It’s A Numbers Game And I Don’t Want To Play It.

7days post-op -30lbs (15 pre-surgery)

Ahhh numbers, sometimes they are fun like,  ‘I lost lost 2lbs since the last time I weighed myself’ or ‘I ate three spoons of Greek yogurt today’ but others just seem so overwhelming.  Numbers like my age, what’s in my bank account until Friday (the answer is ‘not enough’) and of course the biggest of all numbers my heaviest weight.  Today was spent thinking a lot about numbers and it would seem  everything important  in life needs to be quantified.

Since being off work and beginning this blog about the journey of weightloss I’ve been approached  to do a few other interviews and As it’s obvious, I love an audience so I’m happy to promote the blog even more.  One of the most common questions still remains the most difficult  “What was your heaviest weight or your starting weight?”.   Of course asking such a thing makes perfect sense when talking about the progress of  someone who’s had weight loss surgery but it’s a number that has so many feelings attached to it.  I didn’t start this journey wholly for the vanity of the scale but to improve my mobility and my health in the future so there is a part of me that does not wish to focus so much on the scale but the shame of that number still exists.  Somehow by sharing that number you acknowledge just how far out of control you allowed things to get.  So today I’ve decided that the big number (my starting weight) will be mine alone for the time being.  Maybe once I’ve seen more progress I will want to share, I’m just not quite there.  I will however gladly share my goals and progress.  So as of today I am 30lb lighter than when I started this journey and from now on you will find a losing talley at the top of every post.  Half of that  weight was lost pre-surgery while on a liver shrinking pre-op liquid diet for two weeks and the other fifteen I lost in hospital and the 7days following surgery.  As far as my long term goals go, I would like to lose a total of 125lbs. It will not be easy though.  I realize the first 60 may be but the remainder is work that I am willing to put in.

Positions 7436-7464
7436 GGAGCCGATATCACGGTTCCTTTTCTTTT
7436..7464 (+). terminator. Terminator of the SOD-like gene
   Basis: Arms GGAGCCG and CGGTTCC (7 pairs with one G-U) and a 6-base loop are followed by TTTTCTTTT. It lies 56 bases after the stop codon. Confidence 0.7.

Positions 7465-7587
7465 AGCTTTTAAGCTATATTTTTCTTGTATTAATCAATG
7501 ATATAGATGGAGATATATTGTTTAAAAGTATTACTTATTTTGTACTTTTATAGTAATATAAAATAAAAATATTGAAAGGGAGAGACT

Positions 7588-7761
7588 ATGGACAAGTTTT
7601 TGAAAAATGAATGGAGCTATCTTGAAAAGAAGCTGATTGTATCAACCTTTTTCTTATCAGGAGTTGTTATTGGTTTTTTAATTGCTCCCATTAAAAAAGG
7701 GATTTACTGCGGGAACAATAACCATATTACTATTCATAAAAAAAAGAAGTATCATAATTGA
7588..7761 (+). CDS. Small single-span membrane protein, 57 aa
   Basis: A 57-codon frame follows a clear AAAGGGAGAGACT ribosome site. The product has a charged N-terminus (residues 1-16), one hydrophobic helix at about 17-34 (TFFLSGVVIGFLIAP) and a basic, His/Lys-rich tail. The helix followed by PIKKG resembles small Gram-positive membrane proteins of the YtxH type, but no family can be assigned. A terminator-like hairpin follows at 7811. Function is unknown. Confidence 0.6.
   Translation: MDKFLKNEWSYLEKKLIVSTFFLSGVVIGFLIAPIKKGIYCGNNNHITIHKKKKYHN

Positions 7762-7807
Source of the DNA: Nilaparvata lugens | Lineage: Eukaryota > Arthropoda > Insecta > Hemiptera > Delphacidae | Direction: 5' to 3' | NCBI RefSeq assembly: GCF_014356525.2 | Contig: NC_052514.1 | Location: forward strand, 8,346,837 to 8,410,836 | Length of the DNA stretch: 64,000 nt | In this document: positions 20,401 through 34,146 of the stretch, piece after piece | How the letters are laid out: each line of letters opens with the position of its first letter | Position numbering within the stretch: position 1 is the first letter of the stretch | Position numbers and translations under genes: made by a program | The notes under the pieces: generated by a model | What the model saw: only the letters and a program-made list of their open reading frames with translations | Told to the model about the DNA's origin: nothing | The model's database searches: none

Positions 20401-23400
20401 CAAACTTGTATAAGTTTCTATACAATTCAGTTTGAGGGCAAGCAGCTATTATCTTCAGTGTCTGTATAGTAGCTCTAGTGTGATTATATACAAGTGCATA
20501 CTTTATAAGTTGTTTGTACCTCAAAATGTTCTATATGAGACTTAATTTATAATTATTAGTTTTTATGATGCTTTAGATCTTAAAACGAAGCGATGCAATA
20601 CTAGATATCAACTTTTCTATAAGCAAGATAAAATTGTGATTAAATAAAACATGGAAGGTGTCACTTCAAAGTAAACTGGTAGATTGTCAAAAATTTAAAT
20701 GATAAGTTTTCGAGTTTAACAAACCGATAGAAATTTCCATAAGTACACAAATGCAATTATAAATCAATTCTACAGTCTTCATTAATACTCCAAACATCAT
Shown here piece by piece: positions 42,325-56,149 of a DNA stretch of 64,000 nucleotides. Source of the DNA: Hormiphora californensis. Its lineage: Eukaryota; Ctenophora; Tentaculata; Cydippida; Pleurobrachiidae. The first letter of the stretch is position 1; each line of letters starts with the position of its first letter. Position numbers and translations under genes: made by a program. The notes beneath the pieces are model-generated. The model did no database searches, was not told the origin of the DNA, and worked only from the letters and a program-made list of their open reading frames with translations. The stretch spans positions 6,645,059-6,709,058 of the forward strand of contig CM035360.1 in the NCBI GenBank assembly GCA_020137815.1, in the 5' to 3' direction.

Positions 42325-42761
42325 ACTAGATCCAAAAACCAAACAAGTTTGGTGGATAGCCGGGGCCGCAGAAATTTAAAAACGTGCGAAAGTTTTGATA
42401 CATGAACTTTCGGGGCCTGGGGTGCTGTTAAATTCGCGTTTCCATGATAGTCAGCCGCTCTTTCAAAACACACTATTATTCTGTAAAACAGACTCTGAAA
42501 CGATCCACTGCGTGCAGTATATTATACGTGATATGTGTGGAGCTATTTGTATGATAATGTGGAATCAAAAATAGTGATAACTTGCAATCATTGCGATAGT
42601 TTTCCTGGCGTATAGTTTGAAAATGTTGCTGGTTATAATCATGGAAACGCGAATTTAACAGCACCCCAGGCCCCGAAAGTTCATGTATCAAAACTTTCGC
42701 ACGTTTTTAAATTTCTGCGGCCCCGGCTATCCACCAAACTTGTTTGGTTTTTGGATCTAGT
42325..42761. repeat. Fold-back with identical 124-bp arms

Are you comfortable talking about your numbers?

9 Comments

  1. Number are so hard. Especially when it seems that everyone around you is less. Everyone seems to hold those number dear, when really what do they really measure? Not a smile, not a kind deed…and yet, it seems our worth is sometimes only measured by the scale. At the moment I’d love to be back at the number I weighed in high school, which I thought at the time was impossibly large. Your words regarding “how far out of control” ring true to me too. How did this get to be me? And it seems the harder you fight, the harder it is to control those numbers.

    Liked by 1 person

    1. I am 4yrs post surgery next month & have been very vocal about having it. I live to share my experience in hopes that it may help someone to decide if it is for them or if it isn’t. I do however keep my starting number to myself, there are some things that are private & to me that is very personal and I owe no one that answer. If I feel it may really help someone then I will but that is my decision to do so. Remember you are a warrior!